Emelie Fredrikson / tagxedo.com
The best books for children list package ever? See the link below for a larger, easier to read (easier to appreciate its beauty) word cloud.

Best books for children: a word cloud merges best-of lists

Books for children are easy to find, but hard to choose. Googling books for children will bring back hundreds of hard-to-read vertical lists. See the best of in one glance with this word cloud design.

If you Google "books for children," you're going to be overwhelmed by links. Dozens of retailers, libraries, blogs, and media institutions publish their children's book recommendations annually, monthly, sometimes weekly or daily. You'll choose a site that seems reputable and hope for the best, but how can you be sure? What's more, the recommendations are typically formatted into lengthy vertical lists that can wear down your patience and your computer mouse's scroll wheel. 

While we at Modern Parenthood understand the value in filtering out the best children's books from the bad, we wanted to do away with the scrolling and introduce an aesthetic sensibility to boot. So we made a children's book word cloud (click here for a larger, more readable cloud).

For the uninitiated, word clouds are a way to visualize word choice. Text is entered into a word cloud generator and out comes the words which appeared most often in the text. The generator uses size to represent frequency, so words that are small in the cloud were used less in the text than and words that appear larger. 

These generators even let you input whole phrases, or in our case, titles of books. We combined titles from nine must-read children's book lists, including lists from Barnes and Noble, the Boston Public Library, ChildrensBooksGuide.com, etc., and put them into a word cloud generator. What came out, and what you see in small format at the top of the page (again, click here for large format) is a word cloud that displays the children's books most frequently mentioned by must-read children's book lists. If a book was mentioned on multiple lists, it will appear larger in the world cloud.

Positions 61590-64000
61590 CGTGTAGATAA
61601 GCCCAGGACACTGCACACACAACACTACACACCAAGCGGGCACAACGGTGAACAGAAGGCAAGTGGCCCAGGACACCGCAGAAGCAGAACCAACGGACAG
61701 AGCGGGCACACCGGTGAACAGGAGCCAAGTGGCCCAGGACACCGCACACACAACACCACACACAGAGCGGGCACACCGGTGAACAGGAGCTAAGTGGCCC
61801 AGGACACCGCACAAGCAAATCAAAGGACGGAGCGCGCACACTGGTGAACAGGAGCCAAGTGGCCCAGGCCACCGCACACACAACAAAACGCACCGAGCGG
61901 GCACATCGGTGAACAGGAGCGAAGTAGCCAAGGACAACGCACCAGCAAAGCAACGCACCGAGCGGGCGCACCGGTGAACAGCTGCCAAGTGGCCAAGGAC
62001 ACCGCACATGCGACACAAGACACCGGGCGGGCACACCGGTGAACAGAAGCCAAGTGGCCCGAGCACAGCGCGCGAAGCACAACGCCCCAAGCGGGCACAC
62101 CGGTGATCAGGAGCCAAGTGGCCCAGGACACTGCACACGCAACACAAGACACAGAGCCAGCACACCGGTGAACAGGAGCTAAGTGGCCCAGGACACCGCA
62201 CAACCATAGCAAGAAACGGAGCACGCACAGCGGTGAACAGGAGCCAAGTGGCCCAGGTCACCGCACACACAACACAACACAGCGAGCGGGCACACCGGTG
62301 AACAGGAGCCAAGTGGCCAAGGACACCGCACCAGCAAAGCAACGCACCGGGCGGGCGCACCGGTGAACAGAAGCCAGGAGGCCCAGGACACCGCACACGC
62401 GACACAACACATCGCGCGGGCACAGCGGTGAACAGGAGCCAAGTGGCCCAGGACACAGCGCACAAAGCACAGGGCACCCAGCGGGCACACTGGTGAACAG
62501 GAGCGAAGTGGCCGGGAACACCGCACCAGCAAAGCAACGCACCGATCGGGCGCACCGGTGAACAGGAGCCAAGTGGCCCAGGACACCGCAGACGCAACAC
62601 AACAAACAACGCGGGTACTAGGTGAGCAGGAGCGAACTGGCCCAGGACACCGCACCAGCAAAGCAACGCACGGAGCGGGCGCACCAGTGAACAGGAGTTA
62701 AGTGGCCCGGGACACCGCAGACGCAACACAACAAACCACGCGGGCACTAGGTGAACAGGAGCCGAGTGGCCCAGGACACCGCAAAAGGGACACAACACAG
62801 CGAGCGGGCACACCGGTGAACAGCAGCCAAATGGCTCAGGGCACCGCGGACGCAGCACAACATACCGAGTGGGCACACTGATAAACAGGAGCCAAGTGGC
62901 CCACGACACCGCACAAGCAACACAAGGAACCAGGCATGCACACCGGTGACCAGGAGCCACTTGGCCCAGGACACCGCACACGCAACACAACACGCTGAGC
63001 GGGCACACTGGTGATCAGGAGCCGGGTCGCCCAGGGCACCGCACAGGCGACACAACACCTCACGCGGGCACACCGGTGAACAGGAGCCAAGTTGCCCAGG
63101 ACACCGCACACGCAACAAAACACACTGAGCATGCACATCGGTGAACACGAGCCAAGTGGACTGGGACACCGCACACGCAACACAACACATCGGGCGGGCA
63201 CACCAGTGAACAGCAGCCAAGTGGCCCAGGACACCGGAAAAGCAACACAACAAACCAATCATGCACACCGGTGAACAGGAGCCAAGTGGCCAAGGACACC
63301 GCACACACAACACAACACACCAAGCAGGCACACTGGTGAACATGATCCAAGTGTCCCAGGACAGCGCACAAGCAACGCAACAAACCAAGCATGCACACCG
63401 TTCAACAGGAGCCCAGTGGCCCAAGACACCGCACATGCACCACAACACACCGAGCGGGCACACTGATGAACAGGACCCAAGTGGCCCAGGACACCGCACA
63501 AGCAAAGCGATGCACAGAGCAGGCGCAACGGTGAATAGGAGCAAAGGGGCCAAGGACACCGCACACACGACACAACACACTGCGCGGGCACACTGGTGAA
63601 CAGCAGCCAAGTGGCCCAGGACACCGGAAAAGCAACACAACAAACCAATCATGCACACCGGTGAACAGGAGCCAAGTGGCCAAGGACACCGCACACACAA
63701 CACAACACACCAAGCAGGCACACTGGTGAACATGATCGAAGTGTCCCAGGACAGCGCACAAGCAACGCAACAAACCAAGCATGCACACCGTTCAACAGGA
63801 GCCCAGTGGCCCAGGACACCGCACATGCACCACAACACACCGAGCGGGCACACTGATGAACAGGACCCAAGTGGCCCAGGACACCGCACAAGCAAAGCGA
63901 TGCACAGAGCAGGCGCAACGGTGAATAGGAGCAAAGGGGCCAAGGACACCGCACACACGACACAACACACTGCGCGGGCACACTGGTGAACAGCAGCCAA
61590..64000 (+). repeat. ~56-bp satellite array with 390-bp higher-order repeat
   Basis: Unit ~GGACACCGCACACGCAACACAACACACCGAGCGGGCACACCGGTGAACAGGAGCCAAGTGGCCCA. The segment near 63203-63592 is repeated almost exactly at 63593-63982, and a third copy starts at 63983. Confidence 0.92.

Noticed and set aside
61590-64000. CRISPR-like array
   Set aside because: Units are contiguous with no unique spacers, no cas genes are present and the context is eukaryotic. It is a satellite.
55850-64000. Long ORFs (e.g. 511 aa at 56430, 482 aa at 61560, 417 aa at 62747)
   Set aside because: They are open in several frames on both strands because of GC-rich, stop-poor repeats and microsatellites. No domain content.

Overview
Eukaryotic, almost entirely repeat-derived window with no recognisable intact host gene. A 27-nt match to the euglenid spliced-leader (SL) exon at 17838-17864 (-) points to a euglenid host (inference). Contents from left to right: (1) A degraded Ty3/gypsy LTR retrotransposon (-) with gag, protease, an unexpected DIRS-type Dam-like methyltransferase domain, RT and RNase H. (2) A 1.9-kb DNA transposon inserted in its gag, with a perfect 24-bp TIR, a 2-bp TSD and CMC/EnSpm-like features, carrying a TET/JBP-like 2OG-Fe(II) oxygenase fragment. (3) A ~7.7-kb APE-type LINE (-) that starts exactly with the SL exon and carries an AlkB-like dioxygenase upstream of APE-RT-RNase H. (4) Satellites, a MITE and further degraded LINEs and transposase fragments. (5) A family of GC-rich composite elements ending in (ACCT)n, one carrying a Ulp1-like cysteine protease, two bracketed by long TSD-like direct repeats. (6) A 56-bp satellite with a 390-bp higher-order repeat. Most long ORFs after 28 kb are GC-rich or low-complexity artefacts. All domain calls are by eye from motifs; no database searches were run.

Within the word cloud are timeless treasures like "A Wrinkle in Time," "Where the Wild Things Are," and "The Little Prince," along with forgotten gems like "Maniac Magee," and "The Rainbow Fish."

We've also written about some of the books in the word cloud. Monitor books reporter Molly Driscoll interviewed the author of the "Magic Tree House" series last summer. Mary Norton's "The Borrowers" was made into an animated movie by the famous Japanese animators at Studio Ghibli. The movie, "The Secret World of Arrietty", was reviewed in the Monitor last winter. 

Do you like looking at book lists in a word cloud or do you prefer a more traditional format? Let us know on Twitter: @Modparenthood

You've read  of  free articles. Subscribe to continue.

Dear Reader,

About a year ago, I happened upon this statement about the Monitor in the Harvard Business Review – under the charming heading of “do things that don’t interest you”:

“Many things that end up” being meaningful, writes social scientist Joseph Grenny, “have come from conference workshops, articles, or online videos that began as a chore and ended with an insight. My work in Kenya, for example, was heavily influenced by a Christian Science Monitor article I had forced myself to read 10 years earlier. Sometimes, we call things ‘boring’ simply because they lie outside the box we are currently in.”

If you were to come up with a punchline to a joke about the Monitor, that would probably be it. We’re seen as being global, fair, insightful, and perhaps a bit too earnest. We’re the bran muffin of journalism.

But you know what? We change lives. And I’m going to argue that we change lives precisely because we force open that too-small box that most human beings think they live in.

The Monitor is a peculiar little publication that’s hard for the world to figure out. We’re run by a church, but we’re not only for church members and we’re not about converting people. We’re known as being fair even as the world becomes as polarized as at any time since the newspaper’s founding in 1908.

We have a mission beyond circulation, we want to bridge divides. We’re about kicking down the door of thought everywhere and saying, “You are bigger and more capable than you realize. And we can prove it.”

If you’re looking for bran muffin journalism, you can subscribe to the Monitor for $15. You’ll get the Monitor Weekly magazine, the Monitor Daily email, and unlimited access to CSMonitor.com.

QR Code to  Best books for children: a word cloud merges best-of lists
Read this article in
QR Code to Subscription page
Start your subscription today